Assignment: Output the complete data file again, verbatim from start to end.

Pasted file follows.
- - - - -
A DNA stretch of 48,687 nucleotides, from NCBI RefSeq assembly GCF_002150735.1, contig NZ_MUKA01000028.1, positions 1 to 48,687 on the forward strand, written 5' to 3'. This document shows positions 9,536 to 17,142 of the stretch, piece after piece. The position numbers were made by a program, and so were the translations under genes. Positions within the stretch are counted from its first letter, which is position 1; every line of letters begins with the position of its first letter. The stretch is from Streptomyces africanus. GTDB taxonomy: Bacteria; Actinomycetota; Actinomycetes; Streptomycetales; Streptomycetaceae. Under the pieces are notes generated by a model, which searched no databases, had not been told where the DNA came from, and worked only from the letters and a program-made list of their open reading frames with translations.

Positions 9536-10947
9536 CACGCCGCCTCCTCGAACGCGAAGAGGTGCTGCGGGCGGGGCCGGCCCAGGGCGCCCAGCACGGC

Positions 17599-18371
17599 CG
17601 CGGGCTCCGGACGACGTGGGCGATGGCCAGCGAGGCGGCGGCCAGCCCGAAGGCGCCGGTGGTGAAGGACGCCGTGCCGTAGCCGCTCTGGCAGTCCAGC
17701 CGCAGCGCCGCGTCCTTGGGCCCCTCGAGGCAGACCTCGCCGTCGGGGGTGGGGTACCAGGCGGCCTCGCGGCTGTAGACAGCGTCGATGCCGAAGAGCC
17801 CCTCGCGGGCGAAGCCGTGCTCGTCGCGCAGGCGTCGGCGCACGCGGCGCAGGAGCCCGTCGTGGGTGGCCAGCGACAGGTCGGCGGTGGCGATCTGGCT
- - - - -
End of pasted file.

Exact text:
A DNA stretch of 48,687 nucleotides, from NCBI RefSeq assembly GCF_002150735.1, contig NZ_MUKA01000028.1, positions 1 to 48,687 on the forward strand, written 5' to 3'. This document shows positions 9,536 to 17,142 of the stretch, piece after piece. The position numbers were made by a program, and so were the translations under genes. Positions within the stretch are counted from its first letter, which is position 1; every line of letters begins with the position of its first letter. The stretch is from Streptomyces africanus. GTDB taxonomy: Bacteria; Actinomycetota; Actinomycetes; Streptomycetales; Streptomycetaceae. Under the pieces are notes generated by a model, which searched no databases, had not been told where the DNA came from, and worked only from the letters and a program-made list of their open reading frames with translations.

Positions 9536-10947
9536 CACGCCGCCTCCTCGAACGCGAAGAGGTGCTGCGGGCGGGGCCGGCCCAGGGCGCCCAGCACGGC

Positions 17599-18371
17599 CG
17601 CGGGCTCCGGACGACGTGGGCGATGGCCAGCGAGGCGGCGGCCAGCCCGAAGGCGCCGGTGGTGAAGGACGCCGTGCCGTAGCCGCTCTGGCAGTCCAGC
17701 CGCAGCGCCGCGTCCTTGGGCCCCTCGAGGCAGACCTCGCCGTCGGGGGTGGGGTACCAGGCGGCCTCGCGGCTGTAGACAGCGTCGATGCCGAAGAGCC
17801 CCTCGCGGGCGAAGCCGTGCTCGTCGCGCAGGCGTCGGCGCACGCGGCGCAGGAGCCCGTCGTGGGTGGCCAGCGACAGGTCGGCGGTGGCGATCTGGCT